by: Denise Robinson
Life Lessons: Daniel
Daniel 1:1-7; 6:1-9
Our series, Life Lessons, continues this morning with the story of Daniel. Two weeks ago, we looked at Esther’s life and learned how, although seemingly absent, God worked behind the scenes to use her life in such a way that impacted others. Then last week, we jumped 40 years forward from Esther’s time to a man named Nehemiah, a Jew living and working in Persia who acted out of love for his country but never lost sight of God. This morning our focus is on Daniel and to pick his story up we have to go back over 150 years before Nehemiah and 100 years before Esther. The year is 605 BC and darkness is over the land of Israel.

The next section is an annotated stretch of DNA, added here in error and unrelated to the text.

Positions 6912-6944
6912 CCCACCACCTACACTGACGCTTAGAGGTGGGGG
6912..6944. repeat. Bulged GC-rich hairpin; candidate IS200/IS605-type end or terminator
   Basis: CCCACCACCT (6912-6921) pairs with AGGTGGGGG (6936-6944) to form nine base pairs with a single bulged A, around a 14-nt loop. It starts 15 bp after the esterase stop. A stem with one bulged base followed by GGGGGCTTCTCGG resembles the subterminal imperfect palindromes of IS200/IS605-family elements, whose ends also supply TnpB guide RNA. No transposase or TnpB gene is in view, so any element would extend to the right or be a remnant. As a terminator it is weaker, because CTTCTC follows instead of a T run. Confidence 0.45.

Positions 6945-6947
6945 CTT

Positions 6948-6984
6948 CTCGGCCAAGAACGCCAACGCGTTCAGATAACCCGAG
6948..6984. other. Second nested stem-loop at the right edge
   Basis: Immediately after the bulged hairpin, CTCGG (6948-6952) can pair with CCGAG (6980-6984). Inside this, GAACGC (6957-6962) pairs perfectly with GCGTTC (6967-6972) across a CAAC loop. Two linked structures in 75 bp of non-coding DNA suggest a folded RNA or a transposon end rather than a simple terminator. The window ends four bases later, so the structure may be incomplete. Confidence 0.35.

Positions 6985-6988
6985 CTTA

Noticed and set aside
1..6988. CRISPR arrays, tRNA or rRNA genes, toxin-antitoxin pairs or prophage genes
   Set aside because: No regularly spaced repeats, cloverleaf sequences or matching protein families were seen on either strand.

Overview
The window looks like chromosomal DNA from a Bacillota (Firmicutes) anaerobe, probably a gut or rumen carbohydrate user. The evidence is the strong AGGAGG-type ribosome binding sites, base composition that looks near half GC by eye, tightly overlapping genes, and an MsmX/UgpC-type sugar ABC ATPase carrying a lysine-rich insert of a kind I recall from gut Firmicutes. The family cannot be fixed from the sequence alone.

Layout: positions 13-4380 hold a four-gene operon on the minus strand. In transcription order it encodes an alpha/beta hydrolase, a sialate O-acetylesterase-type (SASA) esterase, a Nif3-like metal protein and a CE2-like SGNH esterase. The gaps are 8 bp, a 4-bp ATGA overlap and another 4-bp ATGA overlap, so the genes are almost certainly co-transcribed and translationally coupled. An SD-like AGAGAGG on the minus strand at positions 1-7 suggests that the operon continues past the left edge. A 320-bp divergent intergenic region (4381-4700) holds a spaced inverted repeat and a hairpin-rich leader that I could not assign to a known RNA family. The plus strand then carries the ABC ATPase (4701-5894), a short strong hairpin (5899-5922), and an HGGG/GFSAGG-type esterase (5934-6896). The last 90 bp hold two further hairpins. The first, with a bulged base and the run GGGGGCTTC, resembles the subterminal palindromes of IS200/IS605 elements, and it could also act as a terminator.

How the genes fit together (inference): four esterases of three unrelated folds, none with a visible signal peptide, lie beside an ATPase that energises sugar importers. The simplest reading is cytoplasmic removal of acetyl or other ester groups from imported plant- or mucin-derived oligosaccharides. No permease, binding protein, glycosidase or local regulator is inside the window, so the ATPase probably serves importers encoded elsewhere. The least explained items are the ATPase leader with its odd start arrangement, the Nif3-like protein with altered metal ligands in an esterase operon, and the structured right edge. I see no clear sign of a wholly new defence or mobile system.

If I mention the name of Daniel, the event most well known in his life is the story of the lions’ den. But Daniel’s story begins long before then, to a time when Israel was not one nation but two – the northern kingdom of Israel and the southern kingdom of Judah. Daniel is a young man living in Judah when Babylon attacks. The Babylon Empire was, in Daniel’s time, what the Roman Empire was 600 years later at the time of Jesus. Ruthless and powerful, Babylon conquered Judah and following the victory, the Babylonian king, Nebuchadnezzar, ordered that the best and brightest young men of Judah be deported to Babylon. Babylon secured its power by taking young people from their homelands and moving them to cities within the heart of the Empire – they kept the young people in line by threatening their families back home and they kept the families at home in line by threatening the children they had taken captive. The young people were forcibly detained, but on wealthy estates where, for three years, they were housed, well-fed, and educated. They experienced firsthand the wealth and power of the Empire and then were then placed in government positions within the Empire, some even in the royal court. In Daniel 1 we are introduced to four young men from Judah, all placed in the palace of Nebuchadnezzar – Daniel, Hananiah, Mishael, and Azariah. Once taken captive, even their names were taken from them; Daniel’s name was changed to Belteshazzar and the other three were named Shadrach, Meshach, and Abednego. All part of the process of assimilation into the empire.